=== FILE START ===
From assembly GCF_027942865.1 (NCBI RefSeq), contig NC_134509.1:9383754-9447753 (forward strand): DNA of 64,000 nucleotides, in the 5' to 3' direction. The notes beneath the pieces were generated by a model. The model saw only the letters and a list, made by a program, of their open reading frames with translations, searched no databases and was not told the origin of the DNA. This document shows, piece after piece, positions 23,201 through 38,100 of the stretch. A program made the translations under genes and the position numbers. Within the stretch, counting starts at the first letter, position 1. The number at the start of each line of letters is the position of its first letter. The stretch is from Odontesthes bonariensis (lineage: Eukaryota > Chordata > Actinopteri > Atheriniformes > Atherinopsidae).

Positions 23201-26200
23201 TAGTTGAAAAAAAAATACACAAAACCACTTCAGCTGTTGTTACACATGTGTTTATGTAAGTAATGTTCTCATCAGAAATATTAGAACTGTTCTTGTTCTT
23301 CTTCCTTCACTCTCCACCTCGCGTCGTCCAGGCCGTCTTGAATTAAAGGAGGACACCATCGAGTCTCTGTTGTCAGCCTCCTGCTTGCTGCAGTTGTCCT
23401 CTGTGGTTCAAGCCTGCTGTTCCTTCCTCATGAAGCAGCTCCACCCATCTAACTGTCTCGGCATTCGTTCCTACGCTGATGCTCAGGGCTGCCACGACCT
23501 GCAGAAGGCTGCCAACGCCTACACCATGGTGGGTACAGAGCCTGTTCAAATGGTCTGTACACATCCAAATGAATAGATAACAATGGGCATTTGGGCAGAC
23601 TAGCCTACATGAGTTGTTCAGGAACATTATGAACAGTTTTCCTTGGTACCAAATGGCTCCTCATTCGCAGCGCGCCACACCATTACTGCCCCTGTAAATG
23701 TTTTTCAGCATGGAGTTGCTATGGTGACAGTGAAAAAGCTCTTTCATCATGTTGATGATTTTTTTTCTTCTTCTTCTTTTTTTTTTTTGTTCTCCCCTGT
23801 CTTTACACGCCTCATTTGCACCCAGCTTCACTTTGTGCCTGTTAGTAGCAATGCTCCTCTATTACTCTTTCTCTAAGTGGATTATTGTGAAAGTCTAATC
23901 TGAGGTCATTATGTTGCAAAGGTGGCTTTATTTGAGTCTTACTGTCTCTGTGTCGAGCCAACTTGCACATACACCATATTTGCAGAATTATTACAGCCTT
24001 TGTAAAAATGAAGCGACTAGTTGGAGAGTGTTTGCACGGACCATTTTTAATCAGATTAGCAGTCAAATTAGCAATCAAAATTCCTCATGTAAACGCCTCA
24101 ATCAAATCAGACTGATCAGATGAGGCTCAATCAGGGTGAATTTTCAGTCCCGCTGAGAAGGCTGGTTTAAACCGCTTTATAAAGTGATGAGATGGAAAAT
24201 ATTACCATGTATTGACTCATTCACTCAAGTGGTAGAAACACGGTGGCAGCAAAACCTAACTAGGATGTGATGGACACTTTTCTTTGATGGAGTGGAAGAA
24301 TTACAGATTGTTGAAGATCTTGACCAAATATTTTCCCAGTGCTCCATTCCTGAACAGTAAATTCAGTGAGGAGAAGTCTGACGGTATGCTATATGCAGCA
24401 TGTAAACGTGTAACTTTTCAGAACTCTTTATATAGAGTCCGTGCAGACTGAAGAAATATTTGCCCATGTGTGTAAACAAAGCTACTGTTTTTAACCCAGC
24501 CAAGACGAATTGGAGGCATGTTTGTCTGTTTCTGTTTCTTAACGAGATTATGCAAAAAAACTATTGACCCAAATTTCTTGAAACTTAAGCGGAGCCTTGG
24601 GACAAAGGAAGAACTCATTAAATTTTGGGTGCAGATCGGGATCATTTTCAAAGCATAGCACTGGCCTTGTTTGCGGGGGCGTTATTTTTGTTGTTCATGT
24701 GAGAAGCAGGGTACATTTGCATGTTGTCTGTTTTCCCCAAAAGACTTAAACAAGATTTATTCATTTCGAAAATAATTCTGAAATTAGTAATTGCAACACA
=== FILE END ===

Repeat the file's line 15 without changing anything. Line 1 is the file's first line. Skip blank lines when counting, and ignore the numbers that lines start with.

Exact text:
24401 TGTAAACGTGTAACTTTTCAGAACTCTTTATATAGAGTCCGTGCAGACTGAAGAAATATTTGCCCATGTGTGTAAACAAAGCTACTGTTTTTAACCCAGC